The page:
I’ve already started buying the anchor hocking jars linked in the last paragraph, and I love them, but if I were starting over, I’d consider these gorgeous, airtight containers instead:
Soft, cozy textures
While cottagecore is heavily visual aesthetics driven, it’s also known as “cozycore” for a reason. Make your apartment comfortable, not just cute.
While you may not have a lot of control over the furniture in your apartment as a renter, a few added details can make all the difference. Cozy things up with a downy comforter, soft pillows, plush throws, and fluffy towels.
Cottagecore Apartment Design
Farm and woodland animal motifs
Along with plants, animal motifs can add a little woodland charm to any cottagecore apartment. The cottagecore aesthetic is heavily influenced by French Country and especially English Country style. As a result the animals most seen in cottagecore decor include western European forest and farm animals like foxes, owls, rabbits, sheep, horses, and honeybees (my personal favorite). Feel free to experiment with animals that feel familiar to you, though!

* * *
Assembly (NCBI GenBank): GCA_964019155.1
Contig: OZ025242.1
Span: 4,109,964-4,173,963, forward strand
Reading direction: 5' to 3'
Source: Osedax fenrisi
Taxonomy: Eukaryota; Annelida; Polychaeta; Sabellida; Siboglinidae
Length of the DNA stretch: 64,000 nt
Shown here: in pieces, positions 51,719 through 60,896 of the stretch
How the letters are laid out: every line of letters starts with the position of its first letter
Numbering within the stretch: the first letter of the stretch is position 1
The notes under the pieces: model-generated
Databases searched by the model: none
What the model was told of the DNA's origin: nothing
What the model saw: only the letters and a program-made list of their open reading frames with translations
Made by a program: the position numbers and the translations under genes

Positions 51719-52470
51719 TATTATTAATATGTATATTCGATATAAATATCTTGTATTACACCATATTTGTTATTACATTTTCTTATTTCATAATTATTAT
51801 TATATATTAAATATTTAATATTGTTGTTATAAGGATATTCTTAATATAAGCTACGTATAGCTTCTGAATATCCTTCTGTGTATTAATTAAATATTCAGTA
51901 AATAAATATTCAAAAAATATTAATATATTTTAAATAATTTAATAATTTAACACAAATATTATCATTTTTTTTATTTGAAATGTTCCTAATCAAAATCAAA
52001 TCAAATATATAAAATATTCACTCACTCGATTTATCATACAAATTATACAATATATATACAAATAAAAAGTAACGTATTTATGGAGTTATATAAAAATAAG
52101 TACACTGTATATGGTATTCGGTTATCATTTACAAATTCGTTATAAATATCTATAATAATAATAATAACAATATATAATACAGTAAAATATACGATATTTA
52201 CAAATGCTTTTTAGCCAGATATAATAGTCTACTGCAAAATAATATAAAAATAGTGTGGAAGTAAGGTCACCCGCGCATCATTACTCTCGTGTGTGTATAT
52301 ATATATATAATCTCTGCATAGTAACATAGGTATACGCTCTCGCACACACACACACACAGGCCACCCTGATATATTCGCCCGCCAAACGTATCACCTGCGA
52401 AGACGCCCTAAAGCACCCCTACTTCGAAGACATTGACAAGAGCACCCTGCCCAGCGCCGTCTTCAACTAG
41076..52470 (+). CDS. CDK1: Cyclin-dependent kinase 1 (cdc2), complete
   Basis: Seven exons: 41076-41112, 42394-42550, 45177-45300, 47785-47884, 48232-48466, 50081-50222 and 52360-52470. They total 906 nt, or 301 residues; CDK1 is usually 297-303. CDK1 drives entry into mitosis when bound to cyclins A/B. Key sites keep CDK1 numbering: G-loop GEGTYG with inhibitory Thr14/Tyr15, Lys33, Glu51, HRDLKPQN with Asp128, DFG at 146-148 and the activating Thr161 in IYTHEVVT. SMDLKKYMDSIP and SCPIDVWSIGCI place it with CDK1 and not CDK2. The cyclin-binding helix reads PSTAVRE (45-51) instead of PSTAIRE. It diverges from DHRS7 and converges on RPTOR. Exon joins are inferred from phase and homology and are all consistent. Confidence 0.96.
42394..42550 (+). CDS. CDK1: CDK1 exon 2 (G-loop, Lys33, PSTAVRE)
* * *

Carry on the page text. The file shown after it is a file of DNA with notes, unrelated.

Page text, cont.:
Here are a few favorites:
I have these adorable honeybee magnets on my fridge, and they make me smile every time I grab a snack.
Natural, muted colors
Now, if you love bold colors, go for it, but many cottagecore apartments and houses feature softer hues – chambray blues, sage greens, dusty rose pinks, and faded yellows. These colors are both commonly found in nature and easily created from natural dyes. As a result, people of all income levels have decorated their homes in these shades throughout history, so they’re a natural fit for a timeless interior.